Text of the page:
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Adegoke Adelabu: The Unforgettable Peculiar Penkelemesi

If there was anyone who tormented and fought the Action Group Party in pre-independence Nigeria, it would be that politician from the city of Ibadan; Adegoke Adelabu. Adelabu was a thorn in the flesh for Awolowo and his goons in the Action Group as he (Adelabu) was an opposition leader in the Western Regional Assembly in the capital, Ibadan.

From 1955 to 1956, Adegoke Adelabu was a Federal Minister who superintended the Ministry of Natural Resources and Social Services. As a leader of his party, the National Council of Nigerian Citizens, he was the leader of the opposition in the Western Regional Assembly until 1958.

Adegoke Adelabu: Early Life and Education

Joseph Sanusi Gbadamosi Adegoke Adelabu was born in Oke-Oluokun, Ibadan, to Sanusi Ashiyanbi Adeyege Adelabu and his mother was Awujola Ajoke on September 3, 1915. Adelabu’s mother died in 1920 when he was still an infant.

Born and raised in the Islamic faith, Adegoke Adelabu was sent to Saint David’s CMS Elementary School, Kudeti, Ibadan, between 1925 and 1929 and the CMS Central School, Mapo, Ibadan in 1930.

Adelabu had double promotions in the elementary and primary schools and proceeded to the Government College Ibadan, where he also had a double promotion. He left the Government College while in Form 4, and proceeded on a United Africa Company (UAC) scholarship to Yaba Higher College, Yaba, Lagos, in 1936, which was then Nigeria’s only higher college.

Career

After his higher education, the UAC offered Adelabu employment as an assistant to the Ibadan district manager. His first assignment was a tour of the cocoa-producing areas of Ibadan province. At the end of the tour, he presented a proposal about the reorganisation of the cocoa distribution and trade structure. This report earned him a promotion as an Assistant Produce Manager with the company.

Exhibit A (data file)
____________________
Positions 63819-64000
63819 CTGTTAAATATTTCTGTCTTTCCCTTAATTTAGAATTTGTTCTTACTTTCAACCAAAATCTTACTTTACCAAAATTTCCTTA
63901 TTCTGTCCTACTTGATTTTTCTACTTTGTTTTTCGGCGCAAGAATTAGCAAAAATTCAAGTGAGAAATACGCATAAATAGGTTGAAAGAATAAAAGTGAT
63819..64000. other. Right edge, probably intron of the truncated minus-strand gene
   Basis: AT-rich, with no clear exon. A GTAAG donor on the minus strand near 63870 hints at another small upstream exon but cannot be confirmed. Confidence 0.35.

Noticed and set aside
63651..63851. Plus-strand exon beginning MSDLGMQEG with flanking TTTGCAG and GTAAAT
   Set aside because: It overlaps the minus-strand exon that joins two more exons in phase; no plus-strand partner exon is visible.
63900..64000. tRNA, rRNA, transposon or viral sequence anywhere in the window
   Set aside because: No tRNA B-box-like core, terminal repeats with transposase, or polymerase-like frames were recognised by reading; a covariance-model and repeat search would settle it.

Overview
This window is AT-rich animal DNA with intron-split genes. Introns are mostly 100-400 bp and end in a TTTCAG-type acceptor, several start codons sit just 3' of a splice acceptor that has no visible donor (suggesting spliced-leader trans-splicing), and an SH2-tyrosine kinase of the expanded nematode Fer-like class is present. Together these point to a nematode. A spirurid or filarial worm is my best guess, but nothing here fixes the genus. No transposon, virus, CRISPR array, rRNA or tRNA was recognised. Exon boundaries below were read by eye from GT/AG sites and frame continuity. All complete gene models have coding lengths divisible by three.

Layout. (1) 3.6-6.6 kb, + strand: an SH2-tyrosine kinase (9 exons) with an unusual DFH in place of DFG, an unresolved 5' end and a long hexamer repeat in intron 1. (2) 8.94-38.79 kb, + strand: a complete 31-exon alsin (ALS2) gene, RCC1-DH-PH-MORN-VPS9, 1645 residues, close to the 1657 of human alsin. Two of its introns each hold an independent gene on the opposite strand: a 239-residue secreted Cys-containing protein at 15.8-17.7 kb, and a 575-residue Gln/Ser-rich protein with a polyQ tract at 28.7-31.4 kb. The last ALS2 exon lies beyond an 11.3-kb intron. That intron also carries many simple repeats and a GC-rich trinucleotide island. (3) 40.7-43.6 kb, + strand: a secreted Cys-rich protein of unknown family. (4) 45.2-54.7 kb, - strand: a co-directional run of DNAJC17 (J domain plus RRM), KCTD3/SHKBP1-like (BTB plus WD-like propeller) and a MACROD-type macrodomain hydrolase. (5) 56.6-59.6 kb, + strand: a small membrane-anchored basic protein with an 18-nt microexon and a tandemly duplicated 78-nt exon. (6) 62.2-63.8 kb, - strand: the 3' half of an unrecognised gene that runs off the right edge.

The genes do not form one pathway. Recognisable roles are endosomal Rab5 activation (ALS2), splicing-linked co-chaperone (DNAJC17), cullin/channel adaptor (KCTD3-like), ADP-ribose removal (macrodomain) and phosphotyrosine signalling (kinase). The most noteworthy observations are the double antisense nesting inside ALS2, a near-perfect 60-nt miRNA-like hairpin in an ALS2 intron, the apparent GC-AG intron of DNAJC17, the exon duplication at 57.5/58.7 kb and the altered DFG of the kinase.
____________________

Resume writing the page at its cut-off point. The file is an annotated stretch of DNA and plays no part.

In 1937, Adelabu left the UAC and joined the produce trade business. However, he was unsuccessful in the trade and was soon looking for a civil service job. In 1939, he became an agricultural inspector and later, a supervisor of a cooperative society. He was with the society until 1945, when he went back to the UAC.

Political Life

During the 1951 Ibadan local elections, Adelabu’s Egbe Omo Ibile, Augustus Akinloye, and a youth group from Ibadan Progressive Union (IPU) formed the Ibadan People’s Party (IPP) as a challenge to the old guards of the Ibadan Progressive Union.

He capitalised on some anti-Ijebu sentiments among native Ibadan residents especially after the loss of the Osun division which was supported by Action Group leaders such as Obafemi Awolowo, an Ijebu-man, and Samuel Akintola.

Image of Adegoke Adelabu Penkelemesi
Adegoke Adelabu (left) with his rival, Obafemi Awolowo (centre) in the ’50s.

The new party won all the six seats in the Western Regional Assembly. However, an informal alliance proposed by Adelabu to support the National Council of Nigerian Citizens (NCNC) fell apart and four of the elected members joined the Action Group (AG). Adelabu then became more active in the organisation of the NCNC in Ibadan and became the Secretary of the party’s Western Province Working Committee while earning recognition within the party as the only IPP legislator who stayed with NCNC.

In 1952, Adelabu published a book, Africa in Ebullition: A Hand-Book of Freedom for Nigerian Nationalists, that revealed his political thoughts about the Nigeria of his day. To provide a formidable organisation to challenge the Action Group in the 1954 elections, Adelabu formed a new organisation, the Ibadan Taxpayers Association, which was an attempt to attract mass-following based on tax reform. The group then formed an alliance with some a farmers group called Maiyegun to become the Mabolaje Grand Alliance.